Faculty News: Elizabeth Mozer's research becomes a performance this Spring
Upon Binghamton University gaining stewardship in 2015 of the NYS Historical Landmark building known as Binghamton State Hospital (descriptively nicknamed 'the castle on the hill'), faculty member Elizabeth Mozer's interest was piqued by its beauty, history and impact. The structure was designed by renowned architect Isaac Perry, who also designed other buildings in the Binghamton area such as the Perry building and the Broome County Courthouse in downtown. It opened as the New York State Inebriate Asylum in 1864, closed for operation in 1993 due to safety concerns and has remained closed since then.
Along with a handful of visits to 'The Castle', Mozer spoke with people (or family members of those) who had lived or worked at Binghamton State Hospital. These dialogues, as well as other research, lead Mozer to life-changing stories from patients, their family members and those who took care of the patients in asylums throughout New York state.
The stories Mozer encountered developed into fascinating characters that provide the foundation for the upcoming performance The Asylum Project this spring. Audiences will meet these characters when they are performed by Mozer — that's right, this is a one-woman show.
Before her debut performance of the new play in Manhattan this summer, Mozer will perform a workshop production of The Asylum Project at 2 p.m. Saturday, April 29 and at 7 p.m. Monday, May 1, in Studio B/Gruber Theater. Admission is free, seating is limited. Arrive early.
Mozer's premiere performance of The Asylum Project was on Feb. 17 at the University at Buffalo, with subsequent performances at Wells College, SUNY College at Brockport and most recently at the Irondale Center in New York City. She heads to Montreal soon to perform her original one-woman show at Concordia University.
An interview with Elizabeth Mozer on her research, creative process and performances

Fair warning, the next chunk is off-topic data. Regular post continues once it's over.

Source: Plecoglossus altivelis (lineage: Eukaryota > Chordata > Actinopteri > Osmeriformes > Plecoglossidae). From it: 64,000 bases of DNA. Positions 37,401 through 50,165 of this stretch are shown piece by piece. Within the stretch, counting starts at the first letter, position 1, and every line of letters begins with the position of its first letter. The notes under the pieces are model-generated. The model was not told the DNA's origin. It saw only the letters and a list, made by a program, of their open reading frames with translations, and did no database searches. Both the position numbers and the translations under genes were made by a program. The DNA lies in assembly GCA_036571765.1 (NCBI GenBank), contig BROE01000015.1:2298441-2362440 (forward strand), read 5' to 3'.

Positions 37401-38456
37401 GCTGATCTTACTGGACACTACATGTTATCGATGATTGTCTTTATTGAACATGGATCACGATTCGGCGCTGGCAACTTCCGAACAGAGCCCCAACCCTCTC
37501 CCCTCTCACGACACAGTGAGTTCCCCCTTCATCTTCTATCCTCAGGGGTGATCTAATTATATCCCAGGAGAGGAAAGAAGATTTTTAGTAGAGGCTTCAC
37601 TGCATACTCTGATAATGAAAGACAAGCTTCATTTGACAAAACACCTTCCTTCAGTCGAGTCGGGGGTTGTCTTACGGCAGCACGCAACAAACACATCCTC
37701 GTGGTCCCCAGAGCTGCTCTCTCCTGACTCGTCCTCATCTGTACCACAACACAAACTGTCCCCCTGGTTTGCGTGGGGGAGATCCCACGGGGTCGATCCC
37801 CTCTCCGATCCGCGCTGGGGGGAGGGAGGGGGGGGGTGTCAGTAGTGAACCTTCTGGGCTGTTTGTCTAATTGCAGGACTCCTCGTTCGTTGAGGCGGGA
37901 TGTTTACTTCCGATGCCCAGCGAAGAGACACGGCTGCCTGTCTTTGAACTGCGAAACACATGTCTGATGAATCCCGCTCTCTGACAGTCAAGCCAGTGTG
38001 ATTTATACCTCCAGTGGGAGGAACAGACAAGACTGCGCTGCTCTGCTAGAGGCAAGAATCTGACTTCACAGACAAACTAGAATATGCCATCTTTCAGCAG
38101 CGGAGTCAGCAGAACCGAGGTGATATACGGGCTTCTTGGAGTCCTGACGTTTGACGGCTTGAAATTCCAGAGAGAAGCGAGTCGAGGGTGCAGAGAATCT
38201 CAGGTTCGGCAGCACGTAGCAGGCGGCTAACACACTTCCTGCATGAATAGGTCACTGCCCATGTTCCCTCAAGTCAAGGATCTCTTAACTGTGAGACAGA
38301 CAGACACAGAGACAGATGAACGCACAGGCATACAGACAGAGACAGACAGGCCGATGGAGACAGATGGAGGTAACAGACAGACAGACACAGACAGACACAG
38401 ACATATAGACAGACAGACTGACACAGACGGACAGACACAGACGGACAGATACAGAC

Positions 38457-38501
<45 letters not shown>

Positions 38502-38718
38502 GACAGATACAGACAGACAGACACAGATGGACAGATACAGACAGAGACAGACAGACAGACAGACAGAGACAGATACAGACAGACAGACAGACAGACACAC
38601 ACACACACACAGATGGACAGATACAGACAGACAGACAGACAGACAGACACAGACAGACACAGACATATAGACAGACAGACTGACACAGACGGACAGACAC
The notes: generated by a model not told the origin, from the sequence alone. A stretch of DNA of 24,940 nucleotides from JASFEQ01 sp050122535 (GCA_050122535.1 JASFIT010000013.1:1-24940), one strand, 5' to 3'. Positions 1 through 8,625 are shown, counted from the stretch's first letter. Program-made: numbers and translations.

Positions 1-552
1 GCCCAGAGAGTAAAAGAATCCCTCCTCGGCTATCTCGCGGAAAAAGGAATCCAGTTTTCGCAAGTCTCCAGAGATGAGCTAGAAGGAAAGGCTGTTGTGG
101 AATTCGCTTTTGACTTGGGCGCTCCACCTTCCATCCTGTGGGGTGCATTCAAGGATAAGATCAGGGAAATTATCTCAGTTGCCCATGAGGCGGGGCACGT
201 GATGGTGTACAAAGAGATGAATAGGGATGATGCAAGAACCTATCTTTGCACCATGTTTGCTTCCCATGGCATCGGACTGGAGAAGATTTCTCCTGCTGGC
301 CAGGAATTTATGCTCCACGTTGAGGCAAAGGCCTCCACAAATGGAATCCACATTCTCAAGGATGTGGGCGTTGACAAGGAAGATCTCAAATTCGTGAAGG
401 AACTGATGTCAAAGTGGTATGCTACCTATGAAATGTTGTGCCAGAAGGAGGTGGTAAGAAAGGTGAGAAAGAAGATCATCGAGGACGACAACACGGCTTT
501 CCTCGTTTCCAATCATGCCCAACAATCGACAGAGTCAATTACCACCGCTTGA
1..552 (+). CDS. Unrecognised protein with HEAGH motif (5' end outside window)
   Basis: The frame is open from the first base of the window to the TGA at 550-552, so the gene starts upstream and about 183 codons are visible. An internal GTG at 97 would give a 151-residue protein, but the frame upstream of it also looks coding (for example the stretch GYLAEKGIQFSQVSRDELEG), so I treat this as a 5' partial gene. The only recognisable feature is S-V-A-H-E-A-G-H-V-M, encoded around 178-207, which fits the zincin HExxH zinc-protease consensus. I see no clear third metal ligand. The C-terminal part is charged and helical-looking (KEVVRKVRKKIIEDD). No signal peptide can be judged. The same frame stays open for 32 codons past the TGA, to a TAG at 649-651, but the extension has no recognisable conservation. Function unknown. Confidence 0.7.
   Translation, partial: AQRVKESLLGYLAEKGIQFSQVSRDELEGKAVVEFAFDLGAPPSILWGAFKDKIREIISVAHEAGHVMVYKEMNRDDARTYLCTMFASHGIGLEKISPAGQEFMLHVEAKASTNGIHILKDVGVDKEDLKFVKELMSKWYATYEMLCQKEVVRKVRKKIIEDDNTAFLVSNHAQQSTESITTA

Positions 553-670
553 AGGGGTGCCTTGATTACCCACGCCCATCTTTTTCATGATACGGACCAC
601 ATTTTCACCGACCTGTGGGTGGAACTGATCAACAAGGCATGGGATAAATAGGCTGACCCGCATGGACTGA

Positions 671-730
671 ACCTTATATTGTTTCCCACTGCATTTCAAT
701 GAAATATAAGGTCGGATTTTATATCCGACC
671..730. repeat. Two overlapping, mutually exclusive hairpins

thus far coming soon!
Elizabeth Mozer's faculty profile page
Dallas De Fée '09 Receives Grant for Shakespeare Project in Sweden
Dallas De Fée moved to Sweden in 2014 where she and her husband Magnus Palm have created a theatre company, Teater Trollslända (Theatre Dragonfly in English). De Fée received a grant this past year from Swedish Arts - Lidköpings Kommun in Lidköping, Sweden (A little city in western Sweden by Lake Vänern.) to conduct a theatre project working with refugees and immigrants in the same area. The goal of the project is for Swedes and “new Swedes” (immigrants and refugees in Sweden) to work on their Swedish and have some integration through a theatrical production. De Fée has chosen Shakespeare's The Tempest as the production to be worked on.
In the community: A Theatre of Things
An exquisite exhibit from the private collection of Professor Emeritus Don Boros
Oct. 7 opened a delightful exhibit curated by Terry McDonald, Executive Director of
the Roberson Museum and Science Center - over 170 items from Professor Boros' private
collection. Decades of world travel, experiencing cultures on almost all continents
- Boros made it a promise to those he had met to bring their artwork and culture back
to the U.S. to show the world what he had discovered. He felt this exhibit honors
that promise he made to so many - the exhibit while elegant has an anecdotal tone
as though you've entered a three-dimensional journal. To experience this exhibit is
inspiring and touching. Plenty of students, alumni, faculty, staff and friends made
to the opening that evening - and here's what one student from Binghamton University had to say about their experience.
Roberson Museum Hours:
Tues - Thurs: 9 a.m.5 p.m.
Friday: 9 a.m.–9 p.m.
Sat – Sun: 12p.m.–5p.m.